For the variables that present the most risk, it is a good idea to include a best case, worst case and most likely case. This will show the impact of shifts on the financials, which clarifies the variables to most closely monitor. An accountant can also assist with the sensitivities.

Following the above steps will yield a solid business plan for the bank, and for your own management of the company. Here’s wishing you the best of luck with your new business, or expansion.

General Advice and Overviews of Sources

Small Business Financing: The Definitive Guide
7 Sources of Financing
How to Raise Money for Starting a Business

A Hitchhiker's Guide to Capital Resources
Debt overload: 5 red flags
Business startup costs - the types of startup costs businesses face and need to account for when developing their business plans.
From Bootstrap to Venture: The Money Behind Startups
How to Raise Start-up Capital in 2011
How to Win Over Investors in Three Minutes or Less
Types of Equity Financing for Small Businesses
The Five Things You Must Do Before Approaching Any Investor
Five Common Startup Money Mistakes
Where Not to Look for Money -- And Where You're More Likely to Find It
Congress Gets Crowdfunding (finally)

Also see the topic Getting a Business Loan.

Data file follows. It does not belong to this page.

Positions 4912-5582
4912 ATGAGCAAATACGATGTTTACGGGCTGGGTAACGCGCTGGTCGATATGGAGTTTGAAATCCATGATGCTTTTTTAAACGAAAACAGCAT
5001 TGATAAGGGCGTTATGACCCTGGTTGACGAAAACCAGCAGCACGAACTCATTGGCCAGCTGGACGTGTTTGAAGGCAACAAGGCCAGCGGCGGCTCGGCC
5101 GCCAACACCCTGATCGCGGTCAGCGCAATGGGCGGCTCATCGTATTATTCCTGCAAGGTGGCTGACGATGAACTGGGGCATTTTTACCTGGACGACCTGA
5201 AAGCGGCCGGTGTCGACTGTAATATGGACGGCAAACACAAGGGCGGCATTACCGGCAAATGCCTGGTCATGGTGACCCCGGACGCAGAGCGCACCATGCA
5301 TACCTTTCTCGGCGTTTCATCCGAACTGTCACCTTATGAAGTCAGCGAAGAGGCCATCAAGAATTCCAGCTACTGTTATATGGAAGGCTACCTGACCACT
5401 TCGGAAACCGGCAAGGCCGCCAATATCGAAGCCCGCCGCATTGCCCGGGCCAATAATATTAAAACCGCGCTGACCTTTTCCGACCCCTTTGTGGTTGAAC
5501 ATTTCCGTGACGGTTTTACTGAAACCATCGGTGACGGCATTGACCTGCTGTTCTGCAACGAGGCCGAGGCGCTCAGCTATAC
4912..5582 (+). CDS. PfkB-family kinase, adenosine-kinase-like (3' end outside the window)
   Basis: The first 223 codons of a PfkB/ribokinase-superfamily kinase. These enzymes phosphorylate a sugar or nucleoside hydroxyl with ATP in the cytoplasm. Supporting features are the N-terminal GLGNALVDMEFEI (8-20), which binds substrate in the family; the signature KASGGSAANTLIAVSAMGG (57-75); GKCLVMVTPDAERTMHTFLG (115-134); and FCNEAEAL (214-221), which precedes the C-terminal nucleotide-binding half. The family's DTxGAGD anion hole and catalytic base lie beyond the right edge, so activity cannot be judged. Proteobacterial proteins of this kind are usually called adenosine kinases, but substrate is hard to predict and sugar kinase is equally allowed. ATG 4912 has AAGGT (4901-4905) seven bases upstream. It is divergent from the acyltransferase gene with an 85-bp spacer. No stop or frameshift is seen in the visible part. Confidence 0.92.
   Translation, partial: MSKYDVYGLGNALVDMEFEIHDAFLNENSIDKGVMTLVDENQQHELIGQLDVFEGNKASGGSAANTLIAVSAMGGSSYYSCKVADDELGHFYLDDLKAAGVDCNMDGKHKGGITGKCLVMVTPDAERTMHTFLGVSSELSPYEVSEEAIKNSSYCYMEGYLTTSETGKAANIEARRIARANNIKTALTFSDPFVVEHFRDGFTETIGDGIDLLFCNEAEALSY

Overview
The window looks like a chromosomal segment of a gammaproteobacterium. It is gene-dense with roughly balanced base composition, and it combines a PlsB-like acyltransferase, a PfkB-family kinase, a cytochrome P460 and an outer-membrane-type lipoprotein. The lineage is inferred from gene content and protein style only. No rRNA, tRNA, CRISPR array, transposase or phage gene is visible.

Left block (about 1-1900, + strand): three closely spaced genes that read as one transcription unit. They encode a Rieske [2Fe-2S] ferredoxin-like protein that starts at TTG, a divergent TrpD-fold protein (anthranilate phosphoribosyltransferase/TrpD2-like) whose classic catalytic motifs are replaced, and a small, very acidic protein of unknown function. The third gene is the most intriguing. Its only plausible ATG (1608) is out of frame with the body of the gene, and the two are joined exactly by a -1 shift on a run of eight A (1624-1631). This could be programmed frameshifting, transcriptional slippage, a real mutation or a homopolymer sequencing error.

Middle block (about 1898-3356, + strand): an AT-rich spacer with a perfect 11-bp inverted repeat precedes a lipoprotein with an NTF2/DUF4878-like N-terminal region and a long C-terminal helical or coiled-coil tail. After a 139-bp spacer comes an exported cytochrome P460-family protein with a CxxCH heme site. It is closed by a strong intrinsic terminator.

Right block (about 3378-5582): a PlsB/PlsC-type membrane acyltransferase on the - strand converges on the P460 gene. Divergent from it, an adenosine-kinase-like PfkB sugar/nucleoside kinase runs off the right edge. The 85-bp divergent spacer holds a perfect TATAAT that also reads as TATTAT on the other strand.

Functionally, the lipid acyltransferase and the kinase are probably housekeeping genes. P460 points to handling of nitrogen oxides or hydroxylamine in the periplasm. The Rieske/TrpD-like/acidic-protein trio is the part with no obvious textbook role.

How Much Do You Need?

Evaluating Start-Up Costs
Determining Your Financial Requirements
The Three Primary Types of Financial Capital
Two Weeks to Startup: Day 3 Calculating Startup Costs

Your Own (or Your Family's and Friends') Money

Accepting Money From Friends & Family
Borrowing Money from Friends and Family
Send Money from Crowdsourcing
Advantages and disadvantages of using your own money to start a business

Seller Financing

Seller Financing Basics
Basics of Seller Financing
Seller Financing: It Makes Dollars and Sense


Raising Startup Capital
Business Startup Angel Financing
Business Angel Financing
Case Study: An Angel Investor with an Agenda
Who are Angel Investors and What is Angel Investor Funding?
How to Find an Angel Investor
Financing Fantasy #1: Angel Investors

Banks and Finance Companies

(includes reference to getting loans)
(NOTE: Asset-based loans are backed by the buyer's assets , for example, buildings, accounts receivable, inventory, etc. Lines of Credit are amounts of money the bank sets aside for the buyer to borrow from.)
Loans -- Getting (covers most aspects of getting a loan from a bank)
Types of Business Loans
5 Tips for Using Collateral to Secure a Small Business Loan
What to Do When Your Small Business Loan Application Gets Stalled at the Bank
How to Approach Lenders Now

State Agencies

(include reference to getting loans)
Offices of economic development
Small Business Grants
Top Ten States For Small Business Loans And How You Can Get Them

SBA-Backed Loans

Small Business Administration - Loans Explained

Venture Capitalists

10 Tips for Finding Venture Funding
National Capital Venture Association
Wikipedia on venture capital Capital Venture Institute
8 Cool Companies Who Just Raised Venture Capital
How to Find the Right Investor for Your Business
Financing Fantasy #2: Venture Capital

Selling Stock -- "Going Public"

(This scenario is almost impossible in a small business that is just starting out.)

Resources for Assistance

Sources of Small Business Financing
7 sources of start-up financing
Equity Funding
also see "Megalist for Resources"

For the Category of Financial Management (For-Profit):